As many of you know, I hate Twitter despite my activity there. Trying to communicate in 140 characters or less is downright madness, and whoever thought of it should be dragged through a muddy street strewn with horse manure by his toenails, then flayed, tattooed, hanged, and then killed. To those of you who don't know about my exploits on Twitter, why the hell not? Go to Twitter and follow me, god damn it. There's even a little button on the side right over there that makes it easy. Seriously, go do it now.
Anyway, my Twitter account has metamorphosed of late to become a "Calling Out Bullshit" account. The bullshit can be anything that I'm not particularly fond of at that moment - homeopathy bullshit, antivax bullshit, naturopathic bullshit, chiropractic bullshit, nutrition bullshit, "cancer is a fungus" bullshit, etc. You get the idea.
But many people have asked me (in 140 characters or less, of course) why I bother. Why do I spend (read: waste) my precious time calling out these frauds on their bullshit? What possible benefit could it have?
Well, I'm about to tell you why.@DocBastard oh sweet once again you're fighting a losing battle. Can't beat stupid people, they have years of experience.— Patrice (@Pattywaffle) March 9, 2017
My focus lately has been chiropractors. I am stunned that chiropractic has managed to survive for as long as it has, considering A) its extremely poor evidence base (it has only been shown to be mildly effective for low back pain), and B) its vitalistic origins. If you don't know, DD Palmer, the founder of chiropractor, first invented it in the late 19th century purely out of his ass after he supposedly "cured" a janitor of deafness by manipulating his neck. A stupid light bulb apparently clicked on over his head, because he then hypothesised that "subluxations" (mystical misalignments of the spine) are responsible for blocking the flow of vital energy (whatever the hell that is) and thus are the cause of disease. To modern chiropractors, it apparently makes no difference that a chiropractic subluxation is not visible on any X-ray, CT scan, or MRI, and indeed has never been shown to exist, nor has vital energy. It also apparently makes no difference that chiropractic manipulation has never been shown to cure, improve, or otherwise treat anything whatsoever.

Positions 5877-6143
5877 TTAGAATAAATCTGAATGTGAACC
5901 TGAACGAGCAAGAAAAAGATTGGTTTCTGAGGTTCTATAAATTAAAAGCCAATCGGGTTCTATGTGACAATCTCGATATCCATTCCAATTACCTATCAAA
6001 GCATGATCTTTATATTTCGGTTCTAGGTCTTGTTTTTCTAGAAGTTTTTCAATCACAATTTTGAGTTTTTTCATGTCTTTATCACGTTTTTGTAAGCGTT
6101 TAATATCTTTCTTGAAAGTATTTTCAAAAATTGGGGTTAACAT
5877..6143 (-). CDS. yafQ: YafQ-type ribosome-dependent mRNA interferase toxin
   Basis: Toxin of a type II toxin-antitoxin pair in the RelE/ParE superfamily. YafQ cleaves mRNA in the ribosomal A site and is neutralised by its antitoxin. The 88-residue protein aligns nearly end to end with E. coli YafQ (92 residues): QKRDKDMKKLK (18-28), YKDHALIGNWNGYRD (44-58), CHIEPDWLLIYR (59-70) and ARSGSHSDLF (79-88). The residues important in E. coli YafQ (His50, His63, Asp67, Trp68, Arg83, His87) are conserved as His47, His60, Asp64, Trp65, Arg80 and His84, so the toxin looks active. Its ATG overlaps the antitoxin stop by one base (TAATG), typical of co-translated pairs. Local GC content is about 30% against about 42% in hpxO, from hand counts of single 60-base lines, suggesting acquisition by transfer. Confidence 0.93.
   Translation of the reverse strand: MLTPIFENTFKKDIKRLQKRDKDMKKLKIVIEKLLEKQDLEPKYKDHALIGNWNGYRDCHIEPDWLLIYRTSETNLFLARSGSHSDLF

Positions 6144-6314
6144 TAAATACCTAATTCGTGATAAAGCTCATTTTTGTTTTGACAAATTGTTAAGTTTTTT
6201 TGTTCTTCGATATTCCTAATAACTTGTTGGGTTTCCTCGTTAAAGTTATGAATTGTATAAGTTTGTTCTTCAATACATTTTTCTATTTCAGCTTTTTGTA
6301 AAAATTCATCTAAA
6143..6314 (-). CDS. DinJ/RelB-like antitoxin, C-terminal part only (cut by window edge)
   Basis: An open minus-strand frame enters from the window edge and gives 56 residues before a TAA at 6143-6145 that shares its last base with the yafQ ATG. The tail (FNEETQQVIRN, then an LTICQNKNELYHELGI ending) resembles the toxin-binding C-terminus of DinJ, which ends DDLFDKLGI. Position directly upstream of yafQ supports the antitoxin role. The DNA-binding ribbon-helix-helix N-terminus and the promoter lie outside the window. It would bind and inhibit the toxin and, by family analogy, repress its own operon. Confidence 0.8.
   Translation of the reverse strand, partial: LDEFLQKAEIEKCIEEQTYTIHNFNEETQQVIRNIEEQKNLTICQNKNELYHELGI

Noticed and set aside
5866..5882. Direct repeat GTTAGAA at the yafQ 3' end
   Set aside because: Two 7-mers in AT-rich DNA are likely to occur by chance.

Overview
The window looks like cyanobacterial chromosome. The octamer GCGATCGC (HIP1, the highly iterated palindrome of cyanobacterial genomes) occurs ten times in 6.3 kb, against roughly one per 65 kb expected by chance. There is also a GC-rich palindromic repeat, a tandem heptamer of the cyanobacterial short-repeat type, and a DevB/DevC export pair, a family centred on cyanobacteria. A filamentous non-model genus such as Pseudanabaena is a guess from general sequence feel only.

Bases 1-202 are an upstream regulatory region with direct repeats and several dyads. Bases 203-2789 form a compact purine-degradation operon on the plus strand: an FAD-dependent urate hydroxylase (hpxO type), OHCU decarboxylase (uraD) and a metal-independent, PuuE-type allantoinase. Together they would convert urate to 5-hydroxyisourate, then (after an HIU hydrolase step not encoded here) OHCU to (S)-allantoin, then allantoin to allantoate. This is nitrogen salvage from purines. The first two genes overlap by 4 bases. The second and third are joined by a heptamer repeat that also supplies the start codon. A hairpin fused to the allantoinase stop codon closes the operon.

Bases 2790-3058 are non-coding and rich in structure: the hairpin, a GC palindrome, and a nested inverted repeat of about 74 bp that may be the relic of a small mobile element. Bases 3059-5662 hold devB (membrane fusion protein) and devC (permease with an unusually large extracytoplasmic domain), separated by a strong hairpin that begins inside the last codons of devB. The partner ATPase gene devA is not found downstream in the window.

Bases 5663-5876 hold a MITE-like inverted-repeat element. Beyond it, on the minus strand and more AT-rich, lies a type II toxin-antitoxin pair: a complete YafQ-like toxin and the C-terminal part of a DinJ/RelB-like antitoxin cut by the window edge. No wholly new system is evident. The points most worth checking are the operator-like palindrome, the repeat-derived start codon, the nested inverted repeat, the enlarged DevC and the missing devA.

That does not stop them, however, from advertising their bogus "adjustments" for everything from pain to asthma to GERD to headaches to paediatrics.
Yes, chiropractors claim they can help children.
I came across Kristen Simpson from Leavenworth, Kansas, USA, who is a chiropractor in the Life Family Chiropractic practice. She posted this bit of bullshit on Twitter:
I wasn't expecting a reply, since theseBabies need to eat.— Doc Bastard (@DocBastard) March 8, 2017
Babies need sleep.
Babies do NOT need to "get adjusted".
BABIES DO NOT NEED CHIROPRACTORS. https://t.co/h7ufo68y8A
She blocked me.
I can't say I was remotely surprised, and I was actually somewhat pleased. I saw it as a major win, because it can only mean two things:
- She read my tweet.
- She had no response.
@lirrmur @DocBastard @drsimpsonchiro I feel physically sick. Not good enough is right, what's is wrong with the parents also?— Eileen OS (@eosull) March 9, 2017
@DocBastard @drsimpsonchiro mindblowing that these people can present themselves as "Dr" anything. So confusing to public.— Kenny Young (@Kenny_young) March 9, 2017
@DocBastard @drsimpsonchiro Thanks for shining light on this, didn't realize this type of abuse existed.— Seoul man (@Monkey3ddd) March 9, 2017
she bravely turned her tail and fled and is now unable to propagate her ridiculous bullshit on Twitter.
And with that, all I have to say is this: